“You have brains in your head. You have feet in your shoes. You can steer yourself in any direction you choose. You’re on your own. And you know what you know. And you are the one who’ll decide where to go” – Dr. Seuss


Even prior to the Covid19 pandemic, some companies did have a temporary work from home model, given the increasing and constantly evolving technologies that made remote work possible. These technologies, coupled with texting and email, ensure that being in office full-time is no longer a requirement and several jobs can actually be done as efficiently from home, saving onerous travel for such employees. In fact, companies that offer work from home/work from anywhere are actually able to lower their organizational costs, boost employee morale and productivity, and bring down attrition. Some of the best examples of work from home jobs are customer tech support, recruitment, writing, and other complex jobs that do not require much teamwork/collaboration or support. Further, in the face of a manmade or natural disaster, a distributed and work from home workforce can ensure workplace and operational continuity. Working from home is set to become one of fastest and largest form of global transformation in the history of employment – the pandemic Covid19 has certainly taught us several great practices. Since working from home seems inevitable for most jobs, let us look at tips on being effective while working within this model. This effectively means allowing minimal disruptions, maximizing output, and ensuring self-care as well.

Set and Follow Ground Rules

Ensure that your employer informs you of the rules and schedules required to work from home. Most employers reimburse internet and some electricity costs, food and miscellaneous expenses, and other costs. They would also need to provide network access, a set of individual passcodes, remote login instructions, and even a two-factor authentication process. If you are self-employed, ensure that you consistently check Wi-Fi connectivity and security. Both employed and self-employed must set work rules and stick to them in order to remain productive.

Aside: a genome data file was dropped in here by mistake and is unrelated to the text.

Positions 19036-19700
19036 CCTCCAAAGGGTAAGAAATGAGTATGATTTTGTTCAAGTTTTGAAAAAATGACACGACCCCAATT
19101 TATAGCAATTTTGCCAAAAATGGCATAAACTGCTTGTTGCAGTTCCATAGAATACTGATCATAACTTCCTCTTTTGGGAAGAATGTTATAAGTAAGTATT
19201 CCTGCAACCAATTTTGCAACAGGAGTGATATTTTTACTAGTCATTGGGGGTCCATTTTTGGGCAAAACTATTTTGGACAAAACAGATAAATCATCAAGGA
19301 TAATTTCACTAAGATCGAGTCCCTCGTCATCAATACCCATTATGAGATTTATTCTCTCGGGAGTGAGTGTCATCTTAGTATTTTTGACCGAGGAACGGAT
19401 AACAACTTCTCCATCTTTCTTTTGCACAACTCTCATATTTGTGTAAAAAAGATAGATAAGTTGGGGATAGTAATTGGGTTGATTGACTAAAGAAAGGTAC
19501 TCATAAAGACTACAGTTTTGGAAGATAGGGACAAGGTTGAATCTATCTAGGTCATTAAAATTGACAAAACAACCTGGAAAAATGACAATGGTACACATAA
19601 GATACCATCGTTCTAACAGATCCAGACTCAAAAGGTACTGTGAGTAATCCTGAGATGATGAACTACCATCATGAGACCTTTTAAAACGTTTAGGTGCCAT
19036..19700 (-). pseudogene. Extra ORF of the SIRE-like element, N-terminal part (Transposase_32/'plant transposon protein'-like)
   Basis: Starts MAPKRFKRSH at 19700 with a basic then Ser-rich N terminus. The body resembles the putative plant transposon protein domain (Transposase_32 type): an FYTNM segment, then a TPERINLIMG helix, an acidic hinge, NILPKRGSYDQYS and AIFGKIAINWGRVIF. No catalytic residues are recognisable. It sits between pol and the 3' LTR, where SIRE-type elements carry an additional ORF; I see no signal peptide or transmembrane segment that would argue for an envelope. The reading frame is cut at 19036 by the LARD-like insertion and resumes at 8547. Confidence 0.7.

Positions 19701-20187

A Functional and Separate Workspace

Most people have been forced to work from home, and hence would not have a designated work from home office or even space for this. However, in order to work effectively it is critical to design such a workspace, keeping it exclusively for work. In whatever manner you decide to create your workspace, ensure that it is free from encumbrance and disturbance during your work hours.

Check and Revamp Internet Connection

If you live in an area with slow or erratic internet connection, it would be wise to let your employer know such that the required changes can be affected. Keeping your workspace closest to the router can enable a steady and speedier connection. Regularly check internet speed using the available online speed tests. Update your employer in the event of recurring problems.

Phone Apps are Effective

Long distance calls, if required, are better and cheaper with apps such as WhatsApp, Skype, Google Hangouts and others. The calls on these apps are free if all those on the calls use the same app.

Work as though at Office

Working from home can prove to be challenging if you are prone to being distracted or there are several distractions around. It would help to use headphones (noise-cancelling ones, if possible) – you may need to speak with your employer for this. If you have young children, ensure that they understand your work responsibilities, and if possible have someone (your spouse or neighbor) look after them in turns with you. Minimizing distractions can help to improve efficiency and productivity.

Schedule Calls/Social Interactions/Meetings

When at office one is surrounded by co-workers and there is a constant buzz of activity. Working from home can prove tough since it means working in solitude and without the encouragement and support of co-workers. In order to do away with feelings of isolation and ‘confinement’, it would help to schedule intermittent calls, video meetings and chats, or even an exercise break. Remember to make time for your meals and some rest too!

In Conclusion

Working from home can be empowering, cost saving, profitable and even exciting or it can be challenging, onerous, and outright fearful – all depends on how you manage your work and yourself. Whether you are self-employed, a gig worker, a part-time worker, or a full-time employee, working from home is possibly a long-term reality now and it would be best to plan it accordingly. The freedom is accompanied by rigorous planning, self-control and discipline, and a focused approach to work. Working from home is not easy – it is just working from a different location, albeit with more distractions. Connect with us to know how you can enjoy working from home and feel empowered.